A Note about the skiers and runs on this List… This is not a list of the fastest, hardest, or finest skiing form. These are simply the ski runs that people will continue to talk about for years to come…
Vinko Bogataj • International Ski Flying Championships, 1970 This jumping competition was nearing its conclusion when snow started falling…heavier and heavier. Visibility was nil; conditions were dismal. This set the stage for an unpronouncable Yugoslavian ski jumper to tumble off the ramp on an aborted attempt. Bogataj was dazed and bruised, but otherwise unhurt. The next skier made a flawless jump, then fell heavily during a skidding stop in the runoff area. He was hurt badly, and the competition was called off. Bogataj retired a few years later to a quiet life of farming, having virtually no clue that he was immortalized as “the agony of defeat guy” seen on ABC’s Wide World of Sports opening sequence. The footage is still shown over three decades later, and it is still chilling. Bogataj learned of his fame in the late 1970s, and perhaps because he was only superficially hurt in his pinwheeling crash, could never really understand why Americans were so captivated by it. Maybe if he heard Jim McKay’s voice-over…
Franz Klammer • Olympic Downhill, Patscherkofel (Innsbruck) 1976 Prior to this run, if you had asked anyone with even a casual interest in skiing to describe a ski racer, they would’ve used words like “finesse” and “precision” and “ballet on snow,” etc. Klammer’s edge-of-disaster blast for the gold changed everything. Swiss Bernhard Russi paced the field with a time that withstood run after run. Klammer, the “Austrian Express” came in at 1:45.73, .33 quicker than Russi and grabbed the gold. But it wasn’t the medal that made this run spectacular, it was Klammer’s style — or lack thereof — that left viewers speechless and on the edge of their seats. He couldn’t possibly ski this way! How’s he staying on the course? He’s going to get killed…Klammer himself admitted that he thought he was sure to crash during his crazy flight. Anyone who saw his run will put it at the top of this list. Downhill was forever changed, and the image of the out-of-control skier in the yellow suit will never fade.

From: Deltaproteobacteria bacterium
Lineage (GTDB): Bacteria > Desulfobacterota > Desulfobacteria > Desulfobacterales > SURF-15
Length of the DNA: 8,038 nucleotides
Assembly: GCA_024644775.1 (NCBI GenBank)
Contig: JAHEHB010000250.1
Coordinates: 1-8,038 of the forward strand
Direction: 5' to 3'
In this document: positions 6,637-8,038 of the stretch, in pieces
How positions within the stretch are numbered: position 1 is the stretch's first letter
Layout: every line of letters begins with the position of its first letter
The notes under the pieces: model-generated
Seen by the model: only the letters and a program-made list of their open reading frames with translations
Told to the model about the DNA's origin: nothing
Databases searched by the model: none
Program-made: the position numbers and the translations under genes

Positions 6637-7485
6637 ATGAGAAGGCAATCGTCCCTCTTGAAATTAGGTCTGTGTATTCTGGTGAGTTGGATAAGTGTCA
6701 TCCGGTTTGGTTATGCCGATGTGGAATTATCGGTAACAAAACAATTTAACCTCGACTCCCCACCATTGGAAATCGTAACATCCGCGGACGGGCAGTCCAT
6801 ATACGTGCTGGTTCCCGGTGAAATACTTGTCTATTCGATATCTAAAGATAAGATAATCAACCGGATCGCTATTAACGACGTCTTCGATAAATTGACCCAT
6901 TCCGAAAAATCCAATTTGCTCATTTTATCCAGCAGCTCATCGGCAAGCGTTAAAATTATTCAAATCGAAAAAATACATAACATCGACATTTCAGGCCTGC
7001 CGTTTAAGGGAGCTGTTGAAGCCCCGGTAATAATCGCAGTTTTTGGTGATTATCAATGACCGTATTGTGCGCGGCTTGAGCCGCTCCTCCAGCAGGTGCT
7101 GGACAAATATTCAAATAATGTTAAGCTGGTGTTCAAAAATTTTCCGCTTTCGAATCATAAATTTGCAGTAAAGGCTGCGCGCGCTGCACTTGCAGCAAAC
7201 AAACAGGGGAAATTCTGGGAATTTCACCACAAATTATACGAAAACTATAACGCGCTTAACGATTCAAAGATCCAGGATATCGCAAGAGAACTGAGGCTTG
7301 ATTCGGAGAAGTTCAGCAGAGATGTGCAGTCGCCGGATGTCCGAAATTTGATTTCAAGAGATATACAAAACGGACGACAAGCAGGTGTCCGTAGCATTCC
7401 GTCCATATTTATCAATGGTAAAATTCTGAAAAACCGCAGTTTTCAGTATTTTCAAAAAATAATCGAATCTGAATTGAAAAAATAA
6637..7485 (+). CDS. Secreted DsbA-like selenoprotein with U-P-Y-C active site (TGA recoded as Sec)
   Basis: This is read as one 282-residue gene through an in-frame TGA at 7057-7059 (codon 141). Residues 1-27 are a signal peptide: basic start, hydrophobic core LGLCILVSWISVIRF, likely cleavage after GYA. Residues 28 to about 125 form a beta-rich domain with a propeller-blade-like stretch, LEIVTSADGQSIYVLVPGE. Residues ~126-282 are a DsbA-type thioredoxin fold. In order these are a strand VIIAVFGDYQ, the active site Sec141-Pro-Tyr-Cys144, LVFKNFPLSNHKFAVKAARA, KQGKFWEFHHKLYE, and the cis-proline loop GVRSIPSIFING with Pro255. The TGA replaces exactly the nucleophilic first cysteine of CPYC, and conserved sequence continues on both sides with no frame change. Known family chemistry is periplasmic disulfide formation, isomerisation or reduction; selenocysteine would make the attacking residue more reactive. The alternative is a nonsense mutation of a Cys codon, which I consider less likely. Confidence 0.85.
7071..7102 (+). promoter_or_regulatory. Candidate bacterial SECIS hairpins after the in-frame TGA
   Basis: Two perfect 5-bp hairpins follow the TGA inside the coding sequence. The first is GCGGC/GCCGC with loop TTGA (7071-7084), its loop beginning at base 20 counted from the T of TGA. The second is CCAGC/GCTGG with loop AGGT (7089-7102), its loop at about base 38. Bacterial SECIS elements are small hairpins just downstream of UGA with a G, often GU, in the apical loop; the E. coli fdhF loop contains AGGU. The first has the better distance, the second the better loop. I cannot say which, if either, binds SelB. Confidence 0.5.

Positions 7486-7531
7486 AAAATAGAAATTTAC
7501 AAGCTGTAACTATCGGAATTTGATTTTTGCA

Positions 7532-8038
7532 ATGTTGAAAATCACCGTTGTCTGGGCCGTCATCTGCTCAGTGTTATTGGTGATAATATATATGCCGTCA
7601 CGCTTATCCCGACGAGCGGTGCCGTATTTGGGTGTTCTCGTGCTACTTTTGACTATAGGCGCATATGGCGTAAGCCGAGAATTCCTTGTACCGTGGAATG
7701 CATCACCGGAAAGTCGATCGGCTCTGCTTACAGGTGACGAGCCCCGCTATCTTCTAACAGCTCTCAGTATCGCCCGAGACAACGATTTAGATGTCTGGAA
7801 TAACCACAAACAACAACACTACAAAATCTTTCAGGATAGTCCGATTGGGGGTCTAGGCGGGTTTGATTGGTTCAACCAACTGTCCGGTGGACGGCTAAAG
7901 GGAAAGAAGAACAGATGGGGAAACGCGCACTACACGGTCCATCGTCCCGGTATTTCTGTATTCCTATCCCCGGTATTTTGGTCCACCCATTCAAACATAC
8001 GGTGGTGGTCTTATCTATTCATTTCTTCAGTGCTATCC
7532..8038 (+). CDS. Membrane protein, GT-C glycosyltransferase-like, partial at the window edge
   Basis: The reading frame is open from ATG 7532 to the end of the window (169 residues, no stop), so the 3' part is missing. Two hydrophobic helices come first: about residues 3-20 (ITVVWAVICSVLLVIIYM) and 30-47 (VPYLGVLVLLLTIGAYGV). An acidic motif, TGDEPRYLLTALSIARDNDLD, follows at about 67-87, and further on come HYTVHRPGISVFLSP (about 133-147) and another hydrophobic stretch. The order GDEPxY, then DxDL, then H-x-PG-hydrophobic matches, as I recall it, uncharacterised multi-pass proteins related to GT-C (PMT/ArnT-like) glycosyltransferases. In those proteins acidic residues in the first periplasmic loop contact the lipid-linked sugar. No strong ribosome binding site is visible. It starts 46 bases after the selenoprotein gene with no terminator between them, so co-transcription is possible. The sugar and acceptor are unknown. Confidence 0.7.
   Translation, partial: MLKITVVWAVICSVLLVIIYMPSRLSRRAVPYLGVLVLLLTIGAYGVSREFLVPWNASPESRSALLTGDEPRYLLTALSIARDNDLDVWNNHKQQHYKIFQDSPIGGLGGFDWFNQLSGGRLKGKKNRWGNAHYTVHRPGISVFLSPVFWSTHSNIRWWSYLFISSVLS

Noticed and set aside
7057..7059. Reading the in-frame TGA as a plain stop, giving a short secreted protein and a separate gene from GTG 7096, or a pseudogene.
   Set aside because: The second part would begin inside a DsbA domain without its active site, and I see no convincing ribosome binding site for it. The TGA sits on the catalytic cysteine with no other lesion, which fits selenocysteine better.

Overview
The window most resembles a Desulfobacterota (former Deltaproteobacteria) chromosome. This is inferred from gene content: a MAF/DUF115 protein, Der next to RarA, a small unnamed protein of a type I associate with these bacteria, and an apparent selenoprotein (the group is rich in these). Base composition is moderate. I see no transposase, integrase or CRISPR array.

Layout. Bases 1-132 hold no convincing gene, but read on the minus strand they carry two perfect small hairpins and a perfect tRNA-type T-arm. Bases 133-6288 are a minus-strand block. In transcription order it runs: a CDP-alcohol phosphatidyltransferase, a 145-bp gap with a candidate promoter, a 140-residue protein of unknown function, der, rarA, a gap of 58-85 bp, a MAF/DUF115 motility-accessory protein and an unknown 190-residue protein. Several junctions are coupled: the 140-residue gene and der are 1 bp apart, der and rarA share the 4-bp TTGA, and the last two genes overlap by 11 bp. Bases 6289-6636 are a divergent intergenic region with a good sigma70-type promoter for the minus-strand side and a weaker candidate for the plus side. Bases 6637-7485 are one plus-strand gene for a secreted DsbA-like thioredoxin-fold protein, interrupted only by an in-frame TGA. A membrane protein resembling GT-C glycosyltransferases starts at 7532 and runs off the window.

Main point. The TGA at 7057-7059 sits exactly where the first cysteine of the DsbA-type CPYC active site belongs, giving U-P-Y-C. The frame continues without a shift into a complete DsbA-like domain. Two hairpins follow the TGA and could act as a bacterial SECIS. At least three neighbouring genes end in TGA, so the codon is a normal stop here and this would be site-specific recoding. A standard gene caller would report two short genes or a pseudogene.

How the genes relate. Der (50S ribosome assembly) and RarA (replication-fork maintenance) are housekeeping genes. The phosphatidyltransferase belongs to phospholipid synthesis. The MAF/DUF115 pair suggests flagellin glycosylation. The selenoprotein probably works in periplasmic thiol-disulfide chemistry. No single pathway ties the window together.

The Austrian Astronaut
Toni Matt • 1939 Inferno Race, Mt. Washington, NH Tuckerman Ravine’s summit-to-valley Inferno race began in the 1930s. Dick Durrance won the second event with a record time of 12:35 in 1934. The third Inferno was not held until 1939. That race witnessed what is easily the most legendary run ever made in the Western Hemisphere. Austrian Toni Matt, age 19, erred in his calculated turns and made the blunder of skiing straight over the lip of the headwall with a 60 mph wind at his back. Matt skied down the headwall like a rocket sled on rails, shot through the ravine, and on down the mountain. His time of 6:29 slashed the record. For decades, this run was recalled whenever Matt raced, indeed whenever his name was mentioned. Rather than fade from memory, Matt’s run is still spoken of in hushed, reverent tones.
Hermann Maier • Olympic Downhill, Nagano, 1998 “Das Monster” was a favorite at Nagano until his run went wrong…way wrong. His edges failed to bite on an icy left hander, and he rocketed off the course at over 70 mph. Maier’s speed combined with high winds to launch him sideways like a runaway kite. He blew through a couple of catch fences like they were made of paper before finally augering into the snow. If the tumble didn’t kill him, surely the catch fences snapped his neck? Maier got up and collected himself, and will be forever after known as “The Hermanator.” He shook off a sprained knee and a sore shoulder to win Gold in Giant Slalom and Super G over the following days. He dominated the World Cup scene in the ensuing years — even returning from a near-fatal motorcycle accident — but the legendary Nagano Downhill sealed his legend.
Das Monster crashes and arises as The Hermanator
Nancy Greene • World Championships, Portillo, 1966 Greene’s 1966 downhill run was aerial, seat-of-the-pants insanity on a course that was both snowy and frozen. Catching a rut after landing a jump, Greene somersaulted three times, losing her helmet and nearly her head. At that point she slammed into the catch fence, which in 1966 was only a fence in theory. It was a wall of ice blocks set along the course to prevent runaways skiers from sliding into an abyss. BAM. Greene hit the ice wall and nearly blacked out. She returned a day later to finish 4th in the Giant Slalom. A year later Greene would be crowned the first overall ladies champion, and she repeated the feat in 1967-68. She would also go on to claim the Giant Slalom gold in Grenoble.